Why Do We Fight So Much?

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Posted by Jill Whalen | Posted in Psychology, Relationships, Thought | Posted on 06-28-2016

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[Jill’s Note: If you prefer to listen rather than read, please scroll to the bottom of this post for the audio version.]

Why Do We FightHave you ever noticed how so much of our day is spent being up in arms about something? (Usually lots of things.)

A friend or lover or stranger says or does something and immediately we jump to the conclusion that it was mean. Or hurtful. Or bad. Or rude. We spend hours, days and weeks (and sadly even years) ruminating on and discussing how awful certain people in our lives are. “How could do they do that?” “How could they say that?” “What is wrong with them?”

And when we’re not bashing those close to us, we branch out to those we don’t even know but just happen to see in the distance. They dress funny. They look funny. They smell funny. They laugh funny. They’re obviously not like us, so quite frankly, they must be just plain weird.

And let’s not forget those who have different political views. Or religious ones. Or a different skin color. Or tattoos. (They’re the worst! 😉 ) We want to keep them out of our lives and sometimes even out of our country.

When we really stop to think about it–and I encourage you to do so for yourself–much of our time here on Earth seems to involve conflict of one sort or another. Our minds always seem ready to spring into action at the tiniest of perceived injustices.

But why? Why do we fight so much?

I’ve been pondering this for awhile because it’s counter-intuitive to what we claim we want. If we’re constantly striving for peace in our lives (and we definitely are), then why are we also continuously judging and fighting with one another?

It’s a crazy paradox, isn’t it?

It’s easy to see the conflict within the world itself. And it’s also kind of easy to see the conflict within other people. But we don’t always notice our own relationship with conflict. If you’re shaking your head thinking that you don’t personally indulge in fighting or conflict, then I ask you to honestly take another look. Seriously. Stop and think about random moments in your day. How many are negative, bordering on fights of some sort? How much of what goes on in your head is judgment and/or anger at someone or something?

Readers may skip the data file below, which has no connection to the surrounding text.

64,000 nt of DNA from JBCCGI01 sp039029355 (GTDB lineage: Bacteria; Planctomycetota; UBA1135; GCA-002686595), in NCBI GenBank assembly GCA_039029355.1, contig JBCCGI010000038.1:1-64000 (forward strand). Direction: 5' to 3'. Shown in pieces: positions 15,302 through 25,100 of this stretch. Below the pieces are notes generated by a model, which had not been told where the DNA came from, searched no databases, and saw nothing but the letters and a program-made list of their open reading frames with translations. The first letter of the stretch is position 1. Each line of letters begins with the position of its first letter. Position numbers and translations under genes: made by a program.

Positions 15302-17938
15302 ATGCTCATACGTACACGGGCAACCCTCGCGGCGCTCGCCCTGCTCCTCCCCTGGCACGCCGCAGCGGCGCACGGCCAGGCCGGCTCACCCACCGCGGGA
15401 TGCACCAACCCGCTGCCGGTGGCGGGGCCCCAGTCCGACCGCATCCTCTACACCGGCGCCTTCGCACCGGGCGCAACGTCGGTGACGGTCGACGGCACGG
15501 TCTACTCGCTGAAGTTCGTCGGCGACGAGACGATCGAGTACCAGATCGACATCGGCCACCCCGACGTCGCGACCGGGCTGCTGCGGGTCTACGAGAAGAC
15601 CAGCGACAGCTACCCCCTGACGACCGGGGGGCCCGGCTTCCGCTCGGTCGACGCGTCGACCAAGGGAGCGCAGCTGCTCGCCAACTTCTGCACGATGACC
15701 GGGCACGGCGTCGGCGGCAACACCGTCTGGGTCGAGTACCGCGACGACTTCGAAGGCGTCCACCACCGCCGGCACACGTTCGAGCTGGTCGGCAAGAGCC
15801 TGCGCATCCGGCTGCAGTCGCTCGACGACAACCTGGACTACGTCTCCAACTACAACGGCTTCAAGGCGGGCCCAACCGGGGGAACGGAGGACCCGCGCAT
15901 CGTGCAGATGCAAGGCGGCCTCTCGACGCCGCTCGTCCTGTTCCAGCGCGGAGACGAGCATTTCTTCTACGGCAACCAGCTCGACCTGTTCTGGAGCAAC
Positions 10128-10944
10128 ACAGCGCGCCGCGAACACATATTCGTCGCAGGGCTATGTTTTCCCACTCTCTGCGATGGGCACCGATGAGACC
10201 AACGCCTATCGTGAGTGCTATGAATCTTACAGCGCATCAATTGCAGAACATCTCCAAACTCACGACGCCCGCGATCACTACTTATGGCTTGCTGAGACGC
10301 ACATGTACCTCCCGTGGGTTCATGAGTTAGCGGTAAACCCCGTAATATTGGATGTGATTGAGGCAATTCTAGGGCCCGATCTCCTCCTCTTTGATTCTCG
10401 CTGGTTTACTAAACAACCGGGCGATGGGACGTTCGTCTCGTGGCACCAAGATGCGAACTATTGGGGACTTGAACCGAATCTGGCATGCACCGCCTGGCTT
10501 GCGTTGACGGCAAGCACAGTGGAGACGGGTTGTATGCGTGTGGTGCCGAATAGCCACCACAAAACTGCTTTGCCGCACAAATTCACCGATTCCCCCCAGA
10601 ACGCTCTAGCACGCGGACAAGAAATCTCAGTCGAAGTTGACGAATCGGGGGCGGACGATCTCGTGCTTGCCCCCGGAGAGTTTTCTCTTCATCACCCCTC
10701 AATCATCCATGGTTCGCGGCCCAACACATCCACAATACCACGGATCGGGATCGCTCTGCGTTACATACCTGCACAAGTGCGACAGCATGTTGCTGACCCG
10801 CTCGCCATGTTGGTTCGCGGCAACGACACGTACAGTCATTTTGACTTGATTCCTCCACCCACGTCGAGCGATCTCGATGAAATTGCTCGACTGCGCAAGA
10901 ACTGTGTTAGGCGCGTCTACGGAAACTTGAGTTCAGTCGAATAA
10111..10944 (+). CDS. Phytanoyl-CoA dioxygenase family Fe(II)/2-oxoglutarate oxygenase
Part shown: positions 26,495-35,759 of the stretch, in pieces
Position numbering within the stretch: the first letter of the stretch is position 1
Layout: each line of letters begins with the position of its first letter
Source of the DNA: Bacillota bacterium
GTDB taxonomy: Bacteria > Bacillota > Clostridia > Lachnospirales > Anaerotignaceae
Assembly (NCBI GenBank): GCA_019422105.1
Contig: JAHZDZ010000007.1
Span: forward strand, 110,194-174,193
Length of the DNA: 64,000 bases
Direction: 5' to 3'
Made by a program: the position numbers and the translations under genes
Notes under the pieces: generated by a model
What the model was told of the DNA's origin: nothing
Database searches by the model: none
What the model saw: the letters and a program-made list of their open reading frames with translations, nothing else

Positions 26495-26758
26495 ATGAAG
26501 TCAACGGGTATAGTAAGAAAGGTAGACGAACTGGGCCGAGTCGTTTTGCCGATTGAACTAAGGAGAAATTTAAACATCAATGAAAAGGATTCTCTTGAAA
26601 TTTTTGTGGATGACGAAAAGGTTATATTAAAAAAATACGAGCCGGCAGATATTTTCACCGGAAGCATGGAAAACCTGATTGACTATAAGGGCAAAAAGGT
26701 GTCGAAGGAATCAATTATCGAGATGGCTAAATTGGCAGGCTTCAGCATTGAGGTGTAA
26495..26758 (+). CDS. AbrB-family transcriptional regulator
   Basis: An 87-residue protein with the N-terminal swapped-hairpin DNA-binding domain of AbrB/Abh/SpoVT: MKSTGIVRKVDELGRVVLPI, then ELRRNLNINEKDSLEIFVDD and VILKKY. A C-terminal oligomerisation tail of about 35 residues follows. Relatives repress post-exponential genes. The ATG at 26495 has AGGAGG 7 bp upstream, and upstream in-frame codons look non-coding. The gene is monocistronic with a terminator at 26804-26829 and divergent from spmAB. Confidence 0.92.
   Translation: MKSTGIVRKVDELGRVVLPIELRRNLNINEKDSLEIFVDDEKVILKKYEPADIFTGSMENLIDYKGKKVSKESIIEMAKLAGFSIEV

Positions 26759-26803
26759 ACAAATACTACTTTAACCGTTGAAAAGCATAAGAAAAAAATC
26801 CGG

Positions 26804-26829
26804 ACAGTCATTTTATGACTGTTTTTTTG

Until you purposely start paying attention to it throughout your day, you may not even notice. For me, once I did start noticing, I learned that there was a lot more of it going on in my life than I ever realized.

But why is this so? Why is conflict so prevalent in our lives?

While I can’t say that I know the exact answer (and I’m sure it’s more complicated then this). I do have a theory on why we humans fight so much.

Are you ready?

If life here on Earth is a game (and I’m 99.99% sure it is) then the fighting actually makes sense.

Games–the good ones at least–always involve some sort of conflict. Even with games that aren’t directly aggressive, the competition itself is conflict-ridden. There’s even some internal conflict involved in solitary games. We might be trying to beat our high score, or fight to get to the next level, or solve the puzzle, etc.

Don’t get me wrong, I’m not saying competition is bad. It’s usually where the fun lies. We love a good challenge as it’s the reason we play games in the first place. If there was no conflict or challenge to a game and it is easily solvable, it wouldn’t be worth playing. Pretty sure we’d be bored to tears fairly quickly.

And so it is with life.

While we enjoy living in peace and harmony as much as possible, we seem to need some challenges to keep it interesting and fun. This is why even the best of relationships have their “quarterly fight.” And it’s why we spend so much time trashing and bashing others.

We create our own competition within which we get to (ideally) be right and ultimately “win.”

Sadly, however, nobody really wins these petty games of life. Feeling superior to others because we’re right and they’re wrong does nothing but feed our silly little egos.

So what’s the answer?

Does our competitive spirit mean we are doomed to fighting and conflict as a way of life? 

While it may seem so, there is another way.